Over more than 10 years of contracting as an IT Business Analyst, I’ve learned there are two main reasons companies hire contractors. Either they’re running some huge sprawling project and want to throw more bodies at it or they don’t have the in house expertise for a particular project so they want to bring in an outsider who does.
Although the big, sprawling projects are a major source of employment, I really don’t like working on them. The main reason for my dislike is that most of these massive projects are disasters. The company is trying to do too much with too little idea of how to do it. The classic nightmare for IT staff is to be stuck in a project that’s date driven.
By “date driven” I mean that the only way the project is measured is by whether or not is it delivered by some totally arbitrary date. It’s bad enough when you have to deal with a project manager who wants you to bow down before their Gantt chart as if it’s Holy Scripture. But I have actually worked on multi-million dollar projects where all activity is driven by the fact that someone in senior management has said it should be done by a certain date.
There’s nothing that fills a development team with horror quite so much as something along the lines of “the new financial system wil be in place before the end of the financial year.” And when you ask how that date was arrived at you get little more than “that should be enough time.” As an analyst I find that sort of crap particularly galling because people who think this is a good way to run a project usually get pissed off when I start actually doing my job.
They get pissed off because my job is to ask questions and arbitrarily set dates usually don’t hold up well to questioning. Here’s an approximation of fun conversations that happen on projects like this
BOSS: The project has to be completed by the end of the year
ME: What’s actually involved?
B: A new CRM system has to be installed. It will replace thee old stand alone systems and make us more efficient.
M: But what’s actually involved?
B: I just told you, we’re implementing a new CRM system.
M: But what has to happen for that to be installed? You said it’s replacing three existing systems, what happens to the data stored in those systems? There’s no way we’ll be lucky enough that the new system handles data exactly the same way. Can it be configured to handle existing data somehow or will that require programming changes? Or is that not even possible which means we’ll have to convert the existing data to a usable format? Can we do that via an automated process or will it have to be done manually? And what about other systems that had interfaces to the systems being replaced? How many interfaces to the new system are required and how long will it take to develop all of them? And what about the users? Have you checked that the new system can actually meet all of their requirements? Are they going to have to change any existing processes in order to use the new system? Have you allowed enough time for training? And how does it affect external suppliers?
(At about this point I can see the boss is making a mental note that I’m a troublemaker. I can see it in his eyes.)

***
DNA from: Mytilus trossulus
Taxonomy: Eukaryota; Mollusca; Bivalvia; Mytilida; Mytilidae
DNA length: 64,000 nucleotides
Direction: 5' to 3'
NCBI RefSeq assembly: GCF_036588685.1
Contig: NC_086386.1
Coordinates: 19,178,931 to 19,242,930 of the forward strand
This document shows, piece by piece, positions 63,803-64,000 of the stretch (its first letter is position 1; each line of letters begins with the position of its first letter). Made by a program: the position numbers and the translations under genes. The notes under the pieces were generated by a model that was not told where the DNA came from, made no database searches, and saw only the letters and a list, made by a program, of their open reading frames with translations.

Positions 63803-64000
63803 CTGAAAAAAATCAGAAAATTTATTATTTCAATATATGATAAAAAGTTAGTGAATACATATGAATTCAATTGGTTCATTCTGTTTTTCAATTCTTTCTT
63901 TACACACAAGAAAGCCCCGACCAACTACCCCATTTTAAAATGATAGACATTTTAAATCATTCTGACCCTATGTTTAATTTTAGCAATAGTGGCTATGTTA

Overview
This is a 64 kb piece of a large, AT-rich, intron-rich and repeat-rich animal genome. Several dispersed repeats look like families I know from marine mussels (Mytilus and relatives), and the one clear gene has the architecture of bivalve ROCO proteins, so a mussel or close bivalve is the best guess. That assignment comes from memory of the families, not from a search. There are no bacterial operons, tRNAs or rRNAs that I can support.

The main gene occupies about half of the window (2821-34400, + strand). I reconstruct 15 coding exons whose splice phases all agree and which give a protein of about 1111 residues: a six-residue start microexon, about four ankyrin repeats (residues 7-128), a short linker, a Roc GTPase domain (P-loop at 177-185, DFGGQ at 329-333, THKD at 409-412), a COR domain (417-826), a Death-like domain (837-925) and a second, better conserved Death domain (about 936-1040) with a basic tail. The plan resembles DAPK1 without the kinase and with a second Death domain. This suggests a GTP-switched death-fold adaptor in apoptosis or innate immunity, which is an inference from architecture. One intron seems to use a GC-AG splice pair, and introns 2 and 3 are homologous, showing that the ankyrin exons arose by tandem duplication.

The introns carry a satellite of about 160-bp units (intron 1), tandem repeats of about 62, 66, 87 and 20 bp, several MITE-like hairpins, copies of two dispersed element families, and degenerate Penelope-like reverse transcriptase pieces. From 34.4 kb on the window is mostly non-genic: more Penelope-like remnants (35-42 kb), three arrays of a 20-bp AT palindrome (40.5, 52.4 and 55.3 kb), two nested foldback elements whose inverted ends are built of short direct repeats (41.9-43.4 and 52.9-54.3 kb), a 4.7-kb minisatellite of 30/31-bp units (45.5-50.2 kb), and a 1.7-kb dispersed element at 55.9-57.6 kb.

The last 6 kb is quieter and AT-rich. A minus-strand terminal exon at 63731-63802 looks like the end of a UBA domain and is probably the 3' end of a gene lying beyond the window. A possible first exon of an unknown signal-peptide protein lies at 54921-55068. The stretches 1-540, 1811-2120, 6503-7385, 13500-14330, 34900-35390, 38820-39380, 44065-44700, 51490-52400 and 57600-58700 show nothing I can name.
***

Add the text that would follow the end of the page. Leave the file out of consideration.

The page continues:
B: We don’t know the answers to any of those questions but we’ve committed to meeting the delivery date. I’m sure if we all get on board and make a commitment as a team we can make it happen.
(At this point I’m making a mental note that the boss is a fucking moron. I hope he can’t see it in my eyes.)
M: But you haven’t even defined what “it” is. You made a commitment to deliver the project by a set date without even quantifying what work has to be performed. How can you possibly commit to a date when you don’t even know what you have to do?
B: If we discover that the volume of work is too much for the existing team to handle then we’ll add more people to the team.
M: Have you ever read “The Mythical Man Month”?
B: Never heard of it.
M: That doesn’t surprise me.
The book “The Mythical Man Month” was written more than 30 years ago by a manager at IBM. The single most important point in the book can be summarised as “adding people to a project that is already behind schedule will make it later”. The main reason for this is that the more people you add, the more convoluted lines of communication become until it gets to the point where communication takes more time than the work itself. There’s also the fact that when a project becomes severely behind schedule resourcing usually isn’t the main problem. An utter lack of direction from clueless management is usually the bigger issue.
Software development is one of the fastest changing industries in the world. But even after 30 years this book is regarded as one of the fundamental classics in the field. The author jokes that it is referred to as the software development “bible” because of the number of people who say they believe in it but don’t follow its teachings in their day to day life.
I have often considered bringing it in to work to show particularly clueless managers. I think that maybe if I brought a really nice hard bound edition in, I might be able to beat them to death with it. And then I realise why I’ve never moved into management.
I like to be able to face myself in the mirror.